Queens Councilman Wills convicted of public corruption & expelled from office

Ruben Wills was given the boot from the City Council after being convicted on July 20 of public corruption charges.
File photo/QNS

Former Councilman Ruben Wills has joined the long list of recent elected officials in Queens convicted of violating the public trust for his own profit.

On July 20, a jury convicted Wills of five counts including scheme to defraud, grand larceny and filing a false instrument for embezzling $30,000 in campaign funds and state grants, Attorney General Eric Schneiderman announced. Under state law, Wills — who was seeking re-election this November — was expelled from office immediately upon his conviction.

“Ruben Wills’ crimes were a shameful violation of the public trust. Now, after a conviction by a jury of his peers, Ruben Wills will face the consequences,” said Schneiderman, whose office led the prosecution. “Ruben Wills stole taxpayer dollars to buy fancy purses and clothes for himself and his friends. New Yorkers deserved better. Today’s conviction is another important step in our efforts to clean up New York politics and give voters the representation they deserve.”

According to the charges, Wills used $11,500 in campaign funds he received from the city for his 2009 City Council run to pay Micro Targeting, a company which purportedly translated and distributed campaign material. An investigation conducted by Schneiderman’s office and State Comptroller Thomas DiNapoli found that Micro Targeting received no such payment, and that the funds were instead directed to NY 4 Life, a nonprofit group that Wills ran.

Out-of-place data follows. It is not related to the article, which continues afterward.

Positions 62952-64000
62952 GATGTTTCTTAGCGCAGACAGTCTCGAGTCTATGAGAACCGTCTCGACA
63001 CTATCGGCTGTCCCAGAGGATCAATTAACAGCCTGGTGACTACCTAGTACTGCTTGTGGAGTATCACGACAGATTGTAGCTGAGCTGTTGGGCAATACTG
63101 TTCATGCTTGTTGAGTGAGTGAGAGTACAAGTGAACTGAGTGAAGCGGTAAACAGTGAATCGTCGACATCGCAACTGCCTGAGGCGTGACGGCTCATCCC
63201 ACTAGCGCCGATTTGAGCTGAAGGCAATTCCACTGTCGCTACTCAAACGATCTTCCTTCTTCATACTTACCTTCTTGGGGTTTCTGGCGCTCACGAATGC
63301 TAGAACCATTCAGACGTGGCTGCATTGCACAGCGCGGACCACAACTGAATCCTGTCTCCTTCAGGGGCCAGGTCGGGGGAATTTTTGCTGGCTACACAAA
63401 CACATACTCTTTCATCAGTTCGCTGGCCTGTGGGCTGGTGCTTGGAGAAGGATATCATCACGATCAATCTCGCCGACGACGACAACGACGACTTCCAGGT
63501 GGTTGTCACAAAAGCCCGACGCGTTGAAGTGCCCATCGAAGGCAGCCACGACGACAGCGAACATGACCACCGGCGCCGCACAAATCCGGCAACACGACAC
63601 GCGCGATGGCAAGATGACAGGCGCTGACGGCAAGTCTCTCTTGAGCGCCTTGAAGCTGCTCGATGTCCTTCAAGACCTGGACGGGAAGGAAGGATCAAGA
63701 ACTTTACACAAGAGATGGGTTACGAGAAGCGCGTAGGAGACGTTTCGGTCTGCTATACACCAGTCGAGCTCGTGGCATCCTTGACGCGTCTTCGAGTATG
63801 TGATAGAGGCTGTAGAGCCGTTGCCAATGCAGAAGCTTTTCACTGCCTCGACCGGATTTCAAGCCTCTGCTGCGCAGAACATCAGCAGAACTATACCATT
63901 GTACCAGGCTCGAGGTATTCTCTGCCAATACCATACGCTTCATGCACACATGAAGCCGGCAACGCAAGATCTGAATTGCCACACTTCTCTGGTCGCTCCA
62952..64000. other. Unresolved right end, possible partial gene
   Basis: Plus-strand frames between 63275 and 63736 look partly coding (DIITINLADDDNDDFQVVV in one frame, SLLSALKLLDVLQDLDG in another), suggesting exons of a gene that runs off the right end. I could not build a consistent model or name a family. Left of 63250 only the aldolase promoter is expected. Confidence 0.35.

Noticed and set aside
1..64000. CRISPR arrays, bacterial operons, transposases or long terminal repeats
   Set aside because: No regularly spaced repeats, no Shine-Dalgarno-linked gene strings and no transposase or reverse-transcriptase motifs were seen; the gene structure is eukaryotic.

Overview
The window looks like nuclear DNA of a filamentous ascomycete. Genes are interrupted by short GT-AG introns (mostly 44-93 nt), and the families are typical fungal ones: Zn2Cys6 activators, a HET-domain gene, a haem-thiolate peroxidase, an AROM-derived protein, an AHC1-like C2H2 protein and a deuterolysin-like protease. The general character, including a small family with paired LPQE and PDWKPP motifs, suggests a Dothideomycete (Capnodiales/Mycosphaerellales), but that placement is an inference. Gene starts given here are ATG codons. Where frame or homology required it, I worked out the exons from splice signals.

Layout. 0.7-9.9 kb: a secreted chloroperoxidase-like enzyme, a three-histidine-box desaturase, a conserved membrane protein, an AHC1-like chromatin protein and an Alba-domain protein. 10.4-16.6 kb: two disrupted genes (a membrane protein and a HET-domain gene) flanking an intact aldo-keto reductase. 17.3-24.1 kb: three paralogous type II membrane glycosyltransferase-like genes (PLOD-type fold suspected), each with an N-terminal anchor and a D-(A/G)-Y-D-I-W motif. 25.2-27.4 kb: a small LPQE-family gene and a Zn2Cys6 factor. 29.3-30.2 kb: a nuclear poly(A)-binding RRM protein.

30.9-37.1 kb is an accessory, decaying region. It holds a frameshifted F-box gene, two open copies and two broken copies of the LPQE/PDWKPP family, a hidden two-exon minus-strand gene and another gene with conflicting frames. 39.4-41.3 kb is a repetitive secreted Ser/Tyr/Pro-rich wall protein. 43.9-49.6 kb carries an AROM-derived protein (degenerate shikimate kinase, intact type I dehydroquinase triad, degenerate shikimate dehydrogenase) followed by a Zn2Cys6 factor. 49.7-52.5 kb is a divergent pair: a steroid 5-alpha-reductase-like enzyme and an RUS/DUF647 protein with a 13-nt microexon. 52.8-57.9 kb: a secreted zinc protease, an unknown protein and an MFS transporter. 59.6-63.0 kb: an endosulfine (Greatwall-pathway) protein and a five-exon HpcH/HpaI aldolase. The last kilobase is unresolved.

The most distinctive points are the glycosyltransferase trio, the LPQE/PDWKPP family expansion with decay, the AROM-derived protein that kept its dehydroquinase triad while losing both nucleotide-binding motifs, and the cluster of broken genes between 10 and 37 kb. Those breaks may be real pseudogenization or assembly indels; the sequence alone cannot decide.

A review of financial records revealed that Wills had withdrawn the funds to make a number of personal purchases, including a $750 Louis Vuitton handbag from a Macy’s department store.

Law enforcement agents said that Wills was also found to have used nearly two-thirds of a $33,000 state grant that NY 4 Life received for various personal expenses and his campaign. That grant had been previously secured by former state Senator Shirley Huntley while Wills was her chief of staff; Huntley herself would be forced out of office after pleading guilty to her own embezzlement scheme.

Though the grant required that NY 4 Life hold four public service projects, witnesses at trial testified that the nonprofit group held just one such event. Wills used $21,000 of the grant funding for personal expenditures, which included purchases from Nordstrom department store and The Home Depot, and to pay his political campaign workers.

Wills is scheduled to be sentenced on Aug. 10; he could be ordered to serve up to seven years behind bars.

The conviction now leaves the 28th Council District that Wills formerly represented without a voice at City Hall.  In fact, any reference to Wills was removed from the City Council website moments after the verdict was announced. The district includes parts of Jamaica, Ozone Park, Richmond Hill, Rochdale, Rochdale Village, South Ozone Park, South Richmond Hill, Springfield Gardens, St. Albans and John F. Kennedy Airport.

The district office located at 95-26 Sutphin Blvd. in Jamaica (phone 718-206-2068) remains in operation for constituents. The office now operates under the direction of City Council Speaker Melissa Mark-Viverito.

Wills had been slated to face two challengers in the Democratic primary: community activist Richard David and attorney Hettie Powell. The primary is Sept. 12.

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